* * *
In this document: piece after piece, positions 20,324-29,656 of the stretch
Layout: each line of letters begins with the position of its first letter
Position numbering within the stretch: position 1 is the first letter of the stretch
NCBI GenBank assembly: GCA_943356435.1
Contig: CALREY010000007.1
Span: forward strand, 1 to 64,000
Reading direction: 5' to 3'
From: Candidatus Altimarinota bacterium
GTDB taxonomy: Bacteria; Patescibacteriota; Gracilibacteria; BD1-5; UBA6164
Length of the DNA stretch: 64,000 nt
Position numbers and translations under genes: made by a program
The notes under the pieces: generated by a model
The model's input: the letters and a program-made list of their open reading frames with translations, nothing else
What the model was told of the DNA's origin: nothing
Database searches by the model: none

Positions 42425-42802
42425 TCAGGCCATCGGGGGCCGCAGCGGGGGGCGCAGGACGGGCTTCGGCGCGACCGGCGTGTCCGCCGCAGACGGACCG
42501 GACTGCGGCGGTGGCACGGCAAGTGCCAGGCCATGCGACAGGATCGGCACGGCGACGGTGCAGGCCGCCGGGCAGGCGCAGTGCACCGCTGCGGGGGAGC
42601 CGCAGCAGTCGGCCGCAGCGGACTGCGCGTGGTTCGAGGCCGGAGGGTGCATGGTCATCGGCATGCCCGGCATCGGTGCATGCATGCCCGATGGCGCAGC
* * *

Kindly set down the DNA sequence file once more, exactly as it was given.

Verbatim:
In this document: piece after piece, positions 20,324-29,656 of the stretch
Layout: each line of letters begins with the position of its first letter
Position numbering within the stretch: position 1 is the first letter of the stretch
NCBI GenBank assembly: GCA_943356435.1
Contig: CALREY010000007.1
Span: forward strand, 1 to 64,000
Reading direction: 5' to 3'
From: Candidatus Altimarinota bacterium
GTDB taxonomy: Bacteria; Patescibacteriota; Gracilibacteria; BD1-5; UBA6164
Length of the DNA stretch: 64,000 nt
Position numbers and translations under genes: made by a program
The notes under the pieces: generated by a model
The model's input: the letters and a program-made list of their open reading frames with translations, nothing else
What the model was told of the DNA's origin: nothing
Database searches by the model: none

Positions 42425-42802
42425 TCAGGCCATCGGGGGCCGCAGCGGGGGGCGCAGGACGGGCTTCGGCGCGACCGGCGTGTCCGCCGCAGACGGACCG
42501 GACTGCGGCGGTGGCACGGCAAGTGCCAGGCCATGCGACAGGATCGGCACGGCGACGGTGCAGGCCGCCGGGCAGGCGCAGTGCACCGCTGCGGGGGAGC
42601 CGCAGCAGTCGGCCGCAGCGGACTGCGCGTGGTTCGAGGCCGGAGGGTGCATGGTCATCGGCATGCCCGGCATCGGTGCATGCATGCCCGATGGCGCAGC